Should we have awards ceremonies for actors?
This is the question that was in my mind having watched the BBC’s Newswatch programme last weekend, in which several viewers wrote to complain to the Corporation about its coverage of the BAFTAs.
One unhappy viewer, named Alan Boxwell, wrote to the BBC to state he was “heartily sick of actors slapping each other on the back at ceremonies like the BAFTAs or Oscars”.
He went on to complain that actors are not brain surgeons, adding: “All they do is pretend to be someone else”.
His last comment is harsh, given that actors pretending to be someone else give many people lots of pleasure, be it at the cinema, or in the theatre, or on the radio.
On the simplest of levels, actors pretending to be someone else entertain us, and give us respite from the humdrum of our everyday lives.
They also, through the brilliant writing of those whose plays or films they appear in, shine a light on issues that need to be addressed. They help throw a spotlight on the plight of others, on historical events we should not be allowed to forget, and – to quote Shakespeare – they hold the “mirror up to nature”, so that we may see ourselves on stage, ask questions and debate things.
Let’s not forget that actors, through the films and theatre shows they appear in, are also part of a success story for the UK economy.
So, in respect of his last point, I disagree that pretending to be someone else is all actors do.
And so to Boxwell’s argument with regards to the number of awards ceremonies there are.
In case you somehow missed it, awards season is in full swing and this weekend is the biggest of them all – the Oscars. Boxwell will probably be hyperventilating somewhere at the amount of backslapping going on. It’s probably best he hibernates for a while, until awards season is done and dusted. Night night Boxwell, don’t forget to set your alarm and wake for summer!
Seriously, however, I too have often questioned why it is that actors are heaped in praise at awards ceremonies. They aren’t, as Boxwell points out, brain surgeons.
But, having thought about it, the issue isn’t to do with actors being presented prizes – why shouldn’t they be recognised? I think it’s to do with the number of awards ceremonies that are televised, and the prominence they are given by broadcasters. The BAFTA Film Awards, the BAFTA TV Awards, the Oscars, and so on.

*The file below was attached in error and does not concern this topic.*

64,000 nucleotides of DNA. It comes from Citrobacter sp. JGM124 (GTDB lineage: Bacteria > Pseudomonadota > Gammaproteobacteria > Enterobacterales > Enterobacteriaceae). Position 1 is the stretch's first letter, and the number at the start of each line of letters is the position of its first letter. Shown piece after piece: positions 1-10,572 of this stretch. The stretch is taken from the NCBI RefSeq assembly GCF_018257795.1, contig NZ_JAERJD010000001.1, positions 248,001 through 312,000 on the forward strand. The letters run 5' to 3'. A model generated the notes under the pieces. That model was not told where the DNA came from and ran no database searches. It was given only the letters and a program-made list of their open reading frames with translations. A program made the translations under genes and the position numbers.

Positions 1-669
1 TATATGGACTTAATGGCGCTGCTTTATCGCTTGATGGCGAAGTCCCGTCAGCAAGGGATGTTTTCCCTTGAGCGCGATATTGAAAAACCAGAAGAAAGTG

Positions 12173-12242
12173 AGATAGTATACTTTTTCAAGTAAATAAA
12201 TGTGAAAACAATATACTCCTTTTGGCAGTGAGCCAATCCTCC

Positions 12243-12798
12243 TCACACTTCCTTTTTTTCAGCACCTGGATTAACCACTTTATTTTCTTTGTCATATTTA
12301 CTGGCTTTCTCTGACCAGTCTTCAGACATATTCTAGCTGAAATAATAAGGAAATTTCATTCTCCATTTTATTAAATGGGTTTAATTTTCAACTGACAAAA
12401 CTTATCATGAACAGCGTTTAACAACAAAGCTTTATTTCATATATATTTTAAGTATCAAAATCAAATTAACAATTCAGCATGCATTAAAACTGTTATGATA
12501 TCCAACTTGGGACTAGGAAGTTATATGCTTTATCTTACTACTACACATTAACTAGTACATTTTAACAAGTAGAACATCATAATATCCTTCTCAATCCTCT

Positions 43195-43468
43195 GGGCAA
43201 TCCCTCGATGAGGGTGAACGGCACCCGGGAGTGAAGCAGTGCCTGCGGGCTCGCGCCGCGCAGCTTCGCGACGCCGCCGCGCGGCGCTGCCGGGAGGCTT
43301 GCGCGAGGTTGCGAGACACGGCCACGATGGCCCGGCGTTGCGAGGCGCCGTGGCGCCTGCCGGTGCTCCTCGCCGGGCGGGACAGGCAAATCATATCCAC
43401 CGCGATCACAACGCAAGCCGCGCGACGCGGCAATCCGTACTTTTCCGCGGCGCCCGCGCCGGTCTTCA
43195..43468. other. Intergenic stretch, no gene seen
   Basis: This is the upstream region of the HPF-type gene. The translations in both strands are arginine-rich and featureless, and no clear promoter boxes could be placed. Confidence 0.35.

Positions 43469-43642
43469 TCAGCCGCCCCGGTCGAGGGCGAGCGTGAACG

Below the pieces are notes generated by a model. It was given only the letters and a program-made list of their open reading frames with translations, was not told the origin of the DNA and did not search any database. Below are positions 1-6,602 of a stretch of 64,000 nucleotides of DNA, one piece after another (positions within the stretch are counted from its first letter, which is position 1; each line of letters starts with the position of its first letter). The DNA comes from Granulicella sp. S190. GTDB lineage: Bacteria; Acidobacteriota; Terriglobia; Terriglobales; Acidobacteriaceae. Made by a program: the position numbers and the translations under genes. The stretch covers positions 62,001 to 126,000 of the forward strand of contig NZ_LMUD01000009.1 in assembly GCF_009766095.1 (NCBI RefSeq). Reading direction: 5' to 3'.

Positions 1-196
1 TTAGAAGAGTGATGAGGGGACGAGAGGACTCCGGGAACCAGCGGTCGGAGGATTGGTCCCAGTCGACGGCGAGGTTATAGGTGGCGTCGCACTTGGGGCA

And I suspect that the reason why major awards ceremonies are broadcast is to satisfy the general public’s craving for celebrity, rather than with letting viewers see who picks up what award.
We, in the industry, care of course. But do the general public care? Or are they more likely to remember who wore what? Broadcasters know that if they whack a glitzy awards ceremony on TV, people will tune in to see the likes of Brad and Angelina and others in their finest frocks.
There are of course awards ceremonies in most sectors – the journalism world have them, and I have relatives who work in the health sector, and they have awards too. The difference is these are not televised. Because who wants to see people you’ve never heard of collecting an award? Journalists also don’t dress very well, so no one wants to see their outfits. Trust me.
So, I repeat: the reason actors’ ceremonies are televised is to do with the fascination members of the public have with celebrity.
And now, I go back to my original question. Does that mean actors should not be recognised with award ceremonies? Of course not.
But should their awards ceremonies be televised? Well, that’s a whole different issue.